Strength with Grace: Declaration for Joy

By Natalie Utley


I’ve come to realize that joy is a powerful, often underestimated emotion that can be a fierce driving force. Before this understanding, I thought joy was a feeling that evoked thoughts of being soft, meek, subtle and plain.  I found this to be completely wrong after losing the joy I had for road cycling. I treated joy carelessly. I was prideful and headstrong. Which are good qualities to have in particular situations but not when there’s a threat to losing something so precious as joy.


       I was getting really excited about cycling. It was a sport that came natural for me. I had strong endurance muscles. I was sleek and powerful on a bike. I decided to enter a 150 mile gran fondo. It was going to be a bit of push but an attainable goal. I believed in my abilities- mentally and physically. For my benefit, my husband planned out how we’d train for it. Scheduling all our miles and routes working up to the high mileage. None of the plans worked out. We have four kids under 10yrs old.  We needed sitters, needed money to pay those sitters, and open blocks of time, and more.


        By the time race day came we rode only two rides of 50 miles, and a couple other 30-40 milers. There I was – hopping on my bike and riding 150 miles, completely unprepared. I am speaking for myself here, because my husband is an incredibly powerful athlete, he has his own story of the ride.  Again, I was unprepared physically, and naive mentally. 


         We started out strong. Then I fell apart at the 80 mile mark. I kept feeling a snapping sensation in my knee and I compensated with the other leg. Then that knee began snapping too. It was Iliotibial band friction syndrome: ITBS, or IT band. In short, this is when the ligament that runs from your pelvic bone down to your knee and across your shinbone get so tight that it rubs on your thigh bone and outer side of your knee. I tried to ignore the pain and cycled on and on. 


          The pain got worse with every mile as the weather turned from overcast to stormy. We began stopping at every rest stop so I could roll out my IT bands with jars of peanut butter. I remember sobbing and singing the same hymn over and over to the tune of my IT bands snapping with every push and pull. My husband stayed behind me and kept telling me to stop, and that it’s okay to stop. But I couldn’t, I was not going to give up. All my intentions and everything I wanted to do preparing for this ride failed. I wasn’t going to quit now. I was going to finish – “even if I’m the last one in”. 


Crossing the finish line was the saddest accomplishment I have ever experienced. It was lonely and contradictory to an achievement. I pushed myself literally to a breaking point, I painfully pedaled across the finish line with no one there. You’ve seen those great tear-jerker videos of athletes hobbling down the home stretch, people cheering for them and someone runs out from the crowd and helps them cross the line as the athlete is literally dragging their own body. My experience was nothing like that. I coasted past the finish with no one to greet, clap, or yell my name. The place was empty, just the clean up crew. I pulled off to the side of the road, and fell off my bike. Tears welled up in my eyes as I began limping with my bike – completely defeated. I fought myself for 70 miles on that bike, for who or for what?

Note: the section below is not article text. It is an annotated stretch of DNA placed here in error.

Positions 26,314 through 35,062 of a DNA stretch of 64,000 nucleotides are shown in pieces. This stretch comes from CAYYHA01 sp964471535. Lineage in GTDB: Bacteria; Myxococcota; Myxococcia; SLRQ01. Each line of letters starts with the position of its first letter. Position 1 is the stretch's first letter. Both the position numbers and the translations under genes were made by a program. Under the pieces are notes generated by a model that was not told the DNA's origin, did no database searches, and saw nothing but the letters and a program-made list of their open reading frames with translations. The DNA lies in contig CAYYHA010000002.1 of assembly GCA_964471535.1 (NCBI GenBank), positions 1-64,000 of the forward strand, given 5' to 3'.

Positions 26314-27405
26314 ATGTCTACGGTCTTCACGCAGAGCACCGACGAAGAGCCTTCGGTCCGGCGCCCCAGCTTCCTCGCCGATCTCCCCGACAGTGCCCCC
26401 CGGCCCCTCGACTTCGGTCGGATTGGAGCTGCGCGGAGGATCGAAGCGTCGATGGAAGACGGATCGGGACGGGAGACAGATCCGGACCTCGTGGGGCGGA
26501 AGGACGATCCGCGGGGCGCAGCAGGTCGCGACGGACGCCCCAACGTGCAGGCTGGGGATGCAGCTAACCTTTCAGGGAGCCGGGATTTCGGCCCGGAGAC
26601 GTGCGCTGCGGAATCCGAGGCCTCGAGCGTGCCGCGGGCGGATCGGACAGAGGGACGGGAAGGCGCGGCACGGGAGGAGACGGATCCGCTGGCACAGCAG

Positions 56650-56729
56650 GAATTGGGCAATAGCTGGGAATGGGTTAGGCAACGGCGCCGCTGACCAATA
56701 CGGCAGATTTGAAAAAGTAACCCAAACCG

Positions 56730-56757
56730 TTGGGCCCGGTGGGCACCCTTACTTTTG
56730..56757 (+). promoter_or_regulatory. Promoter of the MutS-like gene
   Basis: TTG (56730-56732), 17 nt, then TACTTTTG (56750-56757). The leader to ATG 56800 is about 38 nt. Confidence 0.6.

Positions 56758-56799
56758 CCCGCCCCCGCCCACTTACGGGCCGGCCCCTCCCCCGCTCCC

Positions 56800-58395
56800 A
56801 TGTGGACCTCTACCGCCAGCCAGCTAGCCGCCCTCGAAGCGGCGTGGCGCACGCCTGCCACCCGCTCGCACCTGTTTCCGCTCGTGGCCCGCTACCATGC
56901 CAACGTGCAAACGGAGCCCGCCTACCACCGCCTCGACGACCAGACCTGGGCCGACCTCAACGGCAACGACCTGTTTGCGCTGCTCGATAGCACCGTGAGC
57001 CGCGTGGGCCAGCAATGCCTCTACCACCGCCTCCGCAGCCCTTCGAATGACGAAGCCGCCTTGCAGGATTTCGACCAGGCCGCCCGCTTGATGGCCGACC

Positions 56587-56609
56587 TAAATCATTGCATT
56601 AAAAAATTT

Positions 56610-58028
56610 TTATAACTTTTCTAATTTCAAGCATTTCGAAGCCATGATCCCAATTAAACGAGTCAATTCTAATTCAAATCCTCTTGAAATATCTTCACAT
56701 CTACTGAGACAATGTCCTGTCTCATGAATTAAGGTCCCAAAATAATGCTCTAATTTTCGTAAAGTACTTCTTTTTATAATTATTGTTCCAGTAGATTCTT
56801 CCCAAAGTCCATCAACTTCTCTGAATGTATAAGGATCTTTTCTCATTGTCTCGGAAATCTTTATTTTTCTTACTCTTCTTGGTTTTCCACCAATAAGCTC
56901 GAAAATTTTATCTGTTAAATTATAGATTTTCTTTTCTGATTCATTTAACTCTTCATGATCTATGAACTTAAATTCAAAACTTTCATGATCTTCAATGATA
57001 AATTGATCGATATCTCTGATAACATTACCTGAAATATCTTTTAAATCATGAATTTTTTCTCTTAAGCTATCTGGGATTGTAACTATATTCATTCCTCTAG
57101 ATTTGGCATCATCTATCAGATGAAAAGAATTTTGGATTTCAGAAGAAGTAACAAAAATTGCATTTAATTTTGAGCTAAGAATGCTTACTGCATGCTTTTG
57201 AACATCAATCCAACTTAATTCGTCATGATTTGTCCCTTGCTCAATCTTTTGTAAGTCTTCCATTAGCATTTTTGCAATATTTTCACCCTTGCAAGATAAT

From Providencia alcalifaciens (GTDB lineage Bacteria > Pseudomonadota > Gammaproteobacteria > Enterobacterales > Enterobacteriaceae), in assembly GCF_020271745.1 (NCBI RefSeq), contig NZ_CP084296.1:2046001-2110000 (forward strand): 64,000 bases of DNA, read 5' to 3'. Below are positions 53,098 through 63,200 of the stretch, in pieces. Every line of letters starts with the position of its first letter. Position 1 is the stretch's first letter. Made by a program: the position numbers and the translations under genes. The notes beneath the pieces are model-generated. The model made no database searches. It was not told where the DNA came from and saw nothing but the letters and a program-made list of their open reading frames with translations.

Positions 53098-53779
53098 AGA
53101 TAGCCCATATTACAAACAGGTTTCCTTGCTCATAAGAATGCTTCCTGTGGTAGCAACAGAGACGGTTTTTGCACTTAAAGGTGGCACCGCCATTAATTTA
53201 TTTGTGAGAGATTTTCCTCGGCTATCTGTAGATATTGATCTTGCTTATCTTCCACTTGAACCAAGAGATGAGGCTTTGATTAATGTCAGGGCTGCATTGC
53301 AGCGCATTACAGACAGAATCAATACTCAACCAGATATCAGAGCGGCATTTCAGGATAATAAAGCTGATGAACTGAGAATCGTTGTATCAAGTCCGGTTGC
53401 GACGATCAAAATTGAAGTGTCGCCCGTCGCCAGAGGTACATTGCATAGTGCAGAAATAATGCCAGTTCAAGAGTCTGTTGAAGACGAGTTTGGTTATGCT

Would it have made it better if I had support from crowds or other athletes? To have been acknowledged for my perseverance? Maybe the loneliness played deeper into the defeat than I wished it to because I wasn’t doing it for myself but for the applause of other people. People that didn’t know me or my story. I still struggle to understand or put into words what happened in those moments. 


  That ride destroyed my legs and my joy for cycling. My determination crushed everything that was fun about cycling. Every painful stroke I did on the bike chipped away another piece of joy, by the end of it I didn’t have any left. My focus had changed from enjoying and being confident in cycling to being prideful and attention hungry.


It took me close to 6 months to get my legs working without pain. I couldn’t get on a bike without having a snapping sensation. I couldn’t walk downstairs without  hurting. I couldn’t run or even walk for any distance. I was in rehab mode to put myself back together, physically and mindfully. 


  In all this I learned something. Once I find something that I enjoy, that I feel confident in I will not let pride and hardcore determination wreck it. I won’t allow the approval from others control my heart and attitude. I will always seek to be humble and grounded. I will listen to my body and mind. 


You can too; try to make sense of why you’re doing what you’re doing and that your intentions are good in spirit. My body was not ready for a gran fondo, but I forced it to be ready out of my heart’s sinful desire for spotlight. Treat joy kindly and with respect. Don’t ever underestimate the power of joy and the influence it has for accomplishing your personal goals as well as being uplifting and encouraging for others around you. Protect joy because the day you squander it you’ll be greeted with a mournful celebration.



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